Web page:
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Title

Heavy-chain-only antibodies for protection against MERS-CoV

AuthorsOkba, Nisreen M. A.; Stalin Raj, V.; Gutierrez-Alvarez, Francisco J. ; Drabek, Dubravka; Dieren, Brenda van; Widagdo, W.; Lamers, Mart M.; Widjaja, Ivy; Fernandez-Delgado, Raúl ; Solá Gurpegui, Isabel ; Bensaid, Albert; Koopmans; Segalés, Joaquim; Osterhaus, Albert D. M. E.; Bosch, Berend Jan; Enjuanes Sánchez, Luis CSIC ORCID ; Haagmans, Bart L.
Issue Date28-Apr-2019
CitationEuropean Congress of Virology (2019)
AbstractIntroduction: With the ongoing outbreaks and 35% case fatality rate, Middle East respiratory syndrome coronavirus (MERS-CoV), continues to pose a global threat. However, licensed vaccines and therapeutics for MERS-CoV, including monoclonal antibodies, are not currently available. Camelids have unique heavy-chain-only antibodies with long finger-like complementary determining regions allowing accessibility to epitopes inaccessible to conventional antibodies. The variable domain of these antibodies (VHHs), known as nanobodies, have small size, high antigen affinity and high homology to human counterparts, making them potential candidates for clinical use. Aim: We aimed at generating MERS-CoV-specific VHHs targeting different epitopes within the MERS-CoV spike protein to prevent viral neutralization escape and provide efficient protection against viral infection. Methods: Using bone marrow from MERS-CoV vaccinated dromedary camels, we cloned and expressed the VHH repertoire in E. coli. From this library, we screened for and characterized MERS-CoV-specific VHHs targeting different domains on the vial spike protein. We selected potent VHHs and fused them to a human Fc, generating camel/human monoand bi-specific chimeric heavy-chain-only antibodies (cHCAbs). Results: We identified several potent MERS-CoV-specific VHHs targeting the viral spike receptor binding domain (RBD) and the sialic acid binding (S1A ) domain, thereby blocking virus entry and attachment, respectively. Those with the highest potencies were selected and fused to human Fc to extend their half-life in vivo. The cHCAbs directed against the RBD were capable of blocking MERS-CoV entry in vitro and in vivo. S1A -directed cHCAbs blocked virus attachment to sialic acids and reduced infection in vitro. Different combinations of cHCAbs and bi-specific cHCAbs were evaluated for their protective efficacy against different virus variants and escape mutants. Conclusion: The pathogenesis of a viral disease is the biological mechanism, or mechanisms, that lead to the diseased state. There are several possibilities for comparing the pathogenesis of viral diseases among host species: a viral disease, e.g. rabies, that naturally infects different host species; a viral disease in an experimentally infected laboratory animal species, e.g. avian influenza in ferrets, as a model for the disease in humans; an emerging viral disease, e.g. Marburg haemorrhagic fever, in its reservoir species and its new host species. We here focus on the latter possibility. Many emerging viral diseases in a given host species originate from another host species, which acts as a reservoir. While the clinical outcome of emerging virus infections ranges from subclinical to fatal, we usually focus on those virus infections that cause severe disease in the new host species. Currently, research concentrates on the pathogenesis of such a viral disease in its new host species or, if that is not possible, in a laboratory animal species acting as a model. However, research on the pathogenesis of emerging viral diseases in their reservoir host species is neglected. This is a pity, because there are several good reasons to compare the pathogenesis of emerging viral diseases between the new host species and the reservoir species. First, pathogenesis in the reservoir host species may predict several types of virus-host interaction in the new host species. Second, differences in the pathogenesis between reservoir host species and new host species may provide clues for the mechanism of increased severity of disease in the new host species. Third, pathogenesis in the reservoir host species may predict the future evolution of the emerging virus in the new host species. Therefore, we advocate an increased emphasis on understanding the pathogenesis of emerging viral diseases in their reservoir species.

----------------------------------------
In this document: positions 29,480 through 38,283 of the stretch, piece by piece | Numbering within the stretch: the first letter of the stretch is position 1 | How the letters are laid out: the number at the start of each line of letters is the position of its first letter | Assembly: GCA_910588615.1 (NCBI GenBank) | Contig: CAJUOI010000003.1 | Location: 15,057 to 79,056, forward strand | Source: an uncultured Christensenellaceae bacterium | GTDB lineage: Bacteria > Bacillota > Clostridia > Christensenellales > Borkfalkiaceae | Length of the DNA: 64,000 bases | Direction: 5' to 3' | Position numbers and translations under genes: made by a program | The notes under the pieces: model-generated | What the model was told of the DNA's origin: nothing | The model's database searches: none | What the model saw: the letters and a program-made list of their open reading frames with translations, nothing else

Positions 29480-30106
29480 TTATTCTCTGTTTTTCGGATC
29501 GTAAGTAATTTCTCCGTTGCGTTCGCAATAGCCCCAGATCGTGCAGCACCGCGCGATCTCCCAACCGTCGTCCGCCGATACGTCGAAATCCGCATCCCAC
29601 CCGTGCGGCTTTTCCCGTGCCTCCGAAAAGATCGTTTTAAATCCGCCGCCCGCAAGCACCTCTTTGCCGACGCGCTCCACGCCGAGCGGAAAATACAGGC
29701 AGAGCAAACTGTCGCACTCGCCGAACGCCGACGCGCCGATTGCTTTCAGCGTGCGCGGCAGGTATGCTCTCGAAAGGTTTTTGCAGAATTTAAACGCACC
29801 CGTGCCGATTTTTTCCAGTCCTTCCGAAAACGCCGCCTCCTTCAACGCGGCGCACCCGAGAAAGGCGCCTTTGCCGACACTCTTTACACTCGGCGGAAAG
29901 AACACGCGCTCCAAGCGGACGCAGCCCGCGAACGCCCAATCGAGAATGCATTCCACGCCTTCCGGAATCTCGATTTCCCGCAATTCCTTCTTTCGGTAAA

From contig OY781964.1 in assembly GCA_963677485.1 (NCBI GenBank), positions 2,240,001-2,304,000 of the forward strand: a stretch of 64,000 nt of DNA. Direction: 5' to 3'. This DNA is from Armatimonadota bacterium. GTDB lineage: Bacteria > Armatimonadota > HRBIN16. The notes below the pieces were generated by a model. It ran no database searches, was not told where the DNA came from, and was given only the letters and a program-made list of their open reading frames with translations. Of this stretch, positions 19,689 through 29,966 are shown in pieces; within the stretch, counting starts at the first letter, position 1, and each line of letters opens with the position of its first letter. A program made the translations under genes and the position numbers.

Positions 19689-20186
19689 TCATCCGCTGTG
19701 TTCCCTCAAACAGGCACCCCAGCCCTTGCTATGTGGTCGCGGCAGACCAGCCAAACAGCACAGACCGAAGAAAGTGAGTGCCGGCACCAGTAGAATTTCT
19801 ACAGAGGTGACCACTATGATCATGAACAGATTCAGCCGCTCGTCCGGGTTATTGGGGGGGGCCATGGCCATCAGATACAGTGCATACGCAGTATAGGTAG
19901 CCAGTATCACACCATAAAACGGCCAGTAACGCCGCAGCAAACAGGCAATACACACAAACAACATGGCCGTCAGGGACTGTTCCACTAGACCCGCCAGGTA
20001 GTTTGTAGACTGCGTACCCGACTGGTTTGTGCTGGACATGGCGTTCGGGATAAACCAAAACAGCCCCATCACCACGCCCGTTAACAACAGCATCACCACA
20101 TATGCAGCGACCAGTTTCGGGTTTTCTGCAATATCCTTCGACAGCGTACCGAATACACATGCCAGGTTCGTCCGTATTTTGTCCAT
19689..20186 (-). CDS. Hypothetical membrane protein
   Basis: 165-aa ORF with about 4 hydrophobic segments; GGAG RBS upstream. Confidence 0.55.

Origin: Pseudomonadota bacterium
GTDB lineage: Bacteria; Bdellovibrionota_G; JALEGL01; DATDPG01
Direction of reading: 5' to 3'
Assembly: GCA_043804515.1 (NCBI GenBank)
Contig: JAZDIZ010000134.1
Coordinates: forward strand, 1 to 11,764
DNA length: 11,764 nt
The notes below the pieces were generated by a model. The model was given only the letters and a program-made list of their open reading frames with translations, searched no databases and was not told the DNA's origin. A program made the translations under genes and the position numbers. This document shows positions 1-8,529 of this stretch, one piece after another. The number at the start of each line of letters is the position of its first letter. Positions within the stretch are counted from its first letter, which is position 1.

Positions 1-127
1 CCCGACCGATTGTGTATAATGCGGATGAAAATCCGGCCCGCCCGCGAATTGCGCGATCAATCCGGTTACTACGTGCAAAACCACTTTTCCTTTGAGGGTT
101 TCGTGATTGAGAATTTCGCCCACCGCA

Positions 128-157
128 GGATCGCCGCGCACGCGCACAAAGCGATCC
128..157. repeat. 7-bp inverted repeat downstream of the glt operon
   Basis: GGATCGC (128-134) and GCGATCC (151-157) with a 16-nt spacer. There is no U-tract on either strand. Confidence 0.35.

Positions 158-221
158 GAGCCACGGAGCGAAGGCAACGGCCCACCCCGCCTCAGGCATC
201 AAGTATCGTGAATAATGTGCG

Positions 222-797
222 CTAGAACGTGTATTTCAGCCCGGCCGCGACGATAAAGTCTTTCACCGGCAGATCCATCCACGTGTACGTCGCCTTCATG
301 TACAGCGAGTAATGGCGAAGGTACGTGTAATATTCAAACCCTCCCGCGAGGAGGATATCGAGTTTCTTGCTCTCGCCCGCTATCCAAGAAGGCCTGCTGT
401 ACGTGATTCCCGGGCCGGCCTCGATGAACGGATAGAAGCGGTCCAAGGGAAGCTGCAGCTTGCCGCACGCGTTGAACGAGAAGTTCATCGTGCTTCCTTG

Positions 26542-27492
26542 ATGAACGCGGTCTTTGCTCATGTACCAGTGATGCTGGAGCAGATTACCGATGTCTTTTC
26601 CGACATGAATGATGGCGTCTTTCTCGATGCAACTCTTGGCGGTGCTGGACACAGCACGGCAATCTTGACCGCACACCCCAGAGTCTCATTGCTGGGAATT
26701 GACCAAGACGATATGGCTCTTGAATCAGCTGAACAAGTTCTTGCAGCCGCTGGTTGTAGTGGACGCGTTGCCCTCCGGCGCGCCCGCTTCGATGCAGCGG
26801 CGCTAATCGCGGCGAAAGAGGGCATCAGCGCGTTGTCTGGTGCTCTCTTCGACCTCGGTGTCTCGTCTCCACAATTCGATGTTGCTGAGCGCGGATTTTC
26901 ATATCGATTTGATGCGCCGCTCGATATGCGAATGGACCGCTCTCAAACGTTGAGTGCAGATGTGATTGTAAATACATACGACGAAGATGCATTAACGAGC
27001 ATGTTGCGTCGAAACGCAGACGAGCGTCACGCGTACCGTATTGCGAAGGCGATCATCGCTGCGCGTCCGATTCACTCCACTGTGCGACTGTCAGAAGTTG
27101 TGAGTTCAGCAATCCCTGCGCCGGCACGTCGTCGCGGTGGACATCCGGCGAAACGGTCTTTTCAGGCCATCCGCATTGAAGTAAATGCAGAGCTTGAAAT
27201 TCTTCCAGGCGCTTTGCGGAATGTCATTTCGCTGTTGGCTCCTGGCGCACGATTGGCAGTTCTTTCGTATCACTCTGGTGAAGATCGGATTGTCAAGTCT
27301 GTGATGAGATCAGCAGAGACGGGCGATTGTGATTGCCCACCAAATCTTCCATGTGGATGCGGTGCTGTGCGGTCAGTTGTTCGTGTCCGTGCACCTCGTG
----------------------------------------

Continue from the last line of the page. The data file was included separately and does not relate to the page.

DescriptionTrabajo presentado en el European Congress of Virology, celebrado en Rotterdam (Países Bajos), del 28 de abril al 1 de mayo de 2019
URIhttp://hdl.handle.net/10261/204563
Appears in Collections:(CNB) Comunicaciones congresos
(VICYT) Colección Especial COVID-19




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